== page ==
Tesla faces one other NHTSA investigation following a deadly driverless accident in Texas

Elon Musk, CEO of Tesla Motors, unveils a new all-wheel drive version of the Model S on October 9, 2014 in Hawthorne, California.

Lucy Nicholson | Reuters

On Monday, the National Highway Traffic Safety Administration said it had “immediately” opened another investigation into Tesla after a fatal crash occurred over the weekend in Spring, Texas.

Two men died in the crash on Saturday night and, according to several press interviews with local police, no one was apparently behind the wheel.

The electric vehicle, a Tesla 2019 Model S, hit a tree and went up in flames. One person was in the passenger seat and another was in the passenger seat of the vehicle.

Another federal agency, the National Transportation Safety Board, said it is also sending two investigators to Texas and will focus its analysis on the operation of the vehicle and the post-accident fire.

The police and federal vehicle safety authorities have not yet completed their extensive investigations. A preliminary report is not final and questions remain as to whether Tesla’s advanced driver assistance systems were used before or during the accident.

The company’s systems are marketed under the brand names Autopilot, Full Self-Driving or Full Self-Driving Beta. Tesla includes the autopilot standard in all newer vehicles. And it sells Full Self-Driving for $ 10,000 with a subscription option in the works.

Autopilot and full self-driving technology make Tesla vehicles unsafe to operate without a driver at the wheel. Some customers who purchase the FSD option also get access to a “beta” version to test the latest features added to the system on public roads before all bugs are fixed.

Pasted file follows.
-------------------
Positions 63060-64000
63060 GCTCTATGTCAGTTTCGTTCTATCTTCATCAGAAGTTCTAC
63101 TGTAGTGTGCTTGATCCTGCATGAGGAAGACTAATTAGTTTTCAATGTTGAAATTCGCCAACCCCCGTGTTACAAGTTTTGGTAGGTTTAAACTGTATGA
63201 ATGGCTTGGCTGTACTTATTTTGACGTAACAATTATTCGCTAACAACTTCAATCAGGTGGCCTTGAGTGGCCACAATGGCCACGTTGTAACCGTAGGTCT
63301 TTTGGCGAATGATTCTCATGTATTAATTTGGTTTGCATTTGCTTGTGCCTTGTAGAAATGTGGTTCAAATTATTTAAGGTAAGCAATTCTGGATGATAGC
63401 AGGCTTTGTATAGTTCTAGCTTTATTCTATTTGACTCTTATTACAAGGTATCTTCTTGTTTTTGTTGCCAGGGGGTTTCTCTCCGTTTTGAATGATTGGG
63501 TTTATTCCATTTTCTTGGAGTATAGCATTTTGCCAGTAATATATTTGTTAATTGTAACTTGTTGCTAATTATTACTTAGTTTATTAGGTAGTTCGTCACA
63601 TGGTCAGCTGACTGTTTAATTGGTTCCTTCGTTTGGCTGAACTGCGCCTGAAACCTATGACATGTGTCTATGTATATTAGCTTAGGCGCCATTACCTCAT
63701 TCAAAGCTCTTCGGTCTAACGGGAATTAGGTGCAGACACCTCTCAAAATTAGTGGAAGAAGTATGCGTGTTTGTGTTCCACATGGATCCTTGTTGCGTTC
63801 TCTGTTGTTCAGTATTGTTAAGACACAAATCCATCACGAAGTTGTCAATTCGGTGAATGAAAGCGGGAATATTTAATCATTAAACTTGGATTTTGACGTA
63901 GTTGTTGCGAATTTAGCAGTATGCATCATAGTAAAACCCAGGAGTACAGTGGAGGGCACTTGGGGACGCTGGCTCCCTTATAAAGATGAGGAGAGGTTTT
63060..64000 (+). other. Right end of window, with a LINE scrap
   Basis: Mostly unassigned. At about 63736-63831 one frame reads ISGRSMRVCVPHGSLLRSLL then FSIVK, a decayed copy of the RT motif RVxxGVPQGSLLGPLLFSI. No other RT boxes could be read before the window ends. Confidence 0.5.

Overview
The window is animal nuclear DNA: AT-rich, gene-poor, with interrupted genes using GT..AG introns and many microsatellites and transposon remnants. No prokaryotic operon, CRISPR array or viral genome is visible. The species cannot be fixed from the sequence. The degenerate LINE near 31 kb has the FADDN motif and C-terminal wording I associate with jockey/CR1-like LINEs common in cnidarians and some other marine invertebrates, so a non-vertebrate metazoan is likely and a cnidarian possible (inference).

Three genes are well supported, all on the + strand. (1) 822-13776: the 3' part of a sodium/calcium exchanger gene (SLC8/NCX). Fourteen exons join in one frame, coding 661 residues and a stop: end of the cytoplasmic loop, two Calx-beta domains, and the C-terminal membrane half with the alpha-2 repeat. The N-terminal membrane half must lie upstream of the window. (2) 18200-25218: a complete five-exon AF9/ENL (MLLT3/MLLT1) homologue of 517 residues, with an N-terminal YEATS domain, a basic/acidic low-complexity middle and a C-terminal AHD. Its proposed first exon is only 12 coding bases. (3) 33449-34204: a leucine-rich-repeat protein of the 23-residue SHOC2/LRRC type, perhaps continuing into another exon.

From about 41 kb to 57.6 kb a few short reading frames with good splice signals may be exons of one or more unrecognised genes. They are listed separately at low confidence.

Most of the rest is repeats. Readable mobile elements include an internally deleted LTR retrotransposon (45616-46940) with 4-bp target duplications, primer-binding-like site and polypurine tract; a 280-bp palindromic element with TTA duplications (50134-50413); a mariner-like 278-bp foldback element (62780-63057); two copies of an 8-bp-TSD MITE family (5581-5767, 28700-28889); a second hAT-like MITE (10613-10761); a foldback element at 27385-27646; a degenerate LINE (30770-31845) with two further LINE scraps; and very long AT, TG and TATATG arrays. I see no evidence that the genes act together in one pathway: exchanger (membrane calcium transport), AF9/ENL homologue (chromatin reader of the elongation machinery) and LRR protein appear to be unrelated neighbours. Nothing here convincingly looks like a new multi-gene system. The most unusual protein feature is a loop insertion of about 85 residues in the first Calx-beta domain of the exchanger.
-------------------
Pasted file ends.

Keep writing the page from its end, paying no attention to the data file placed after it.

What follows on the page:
The company says in its user manuals that drivers are only allowed to use the autopilot and FSD under “active supervision”.

At the same time, CEO Elon Musk advertises on Twitter, where he has 50 million followers, and in media appearances as safe and continuously improved.

On an episode of the popular Joe Rogan Experience podcast in February, Musk and Rogan discussed how Tesla drivers could play chess on their cars’ touchscreens while driving when they shouldn’t. (You need to press a button that says you are the passenger.)

On the same episode, Musk also said, “I think autopilot gets good enough that you don’t have to drive most of the time unless you really want to.”

The great hope for autonomous and automated driving systems in today’s development is that – like seat belts, automated emergency braking, airbags and other technologies that have become standard – they will prevent accidents or reduce their effects. According to NHTSA data, there were 36,096 deaths in road traffic accidents involving motor vehicles in 2019.

To date, the NHTSA has initiated around 28 investigations into accidents involving Tesla vehicles, of which around 24 are active today.

The National Transportation Safety Board, an independent federal agency that investigates accidents to determine the factors that contribute, has urged the NHTSA to impose stringent safety standards on automated vehicle technology. The NTSB called on Tesla in its recommendations for poor safety practices and expressed frustration at the reluctance of the NHTSA to take action after several fatal accidents involving Uber and Tesla vehicles.

Fatal accidents involving Tesla autopilots killed Joshua Brown in Florida, Walter Huang in California, and Jeremy Banner in Florida, in addition to the two men who died in Texas. An autopilot accident also killed Tesla driver Gao Yaning in China, and there was an autopilot accident in Japan that killed a pedestrian, Yoshihiro Umeda.

Here is the full statement an NHTSA spokesperson sent CNBC about the Spring, Texas crash:

“NHTSA is aware of the tragic accident involving a Tesla vehicle outside of Houston, Texas. NHTSA immediately set up a dedicated crash investigation team to investigate the accident. We are actively working with local law enforcement and Tesla to find out more about the details about the vehicle will crash and will take appropriate action when we have more information. “

Tesla shares fell more than 4% in the late afternoon on Monday.

Comments are closed.

This website uses cookies to improve your experience. We'll assume you're ok with this, but you can opt-out if you wish. Accept Read More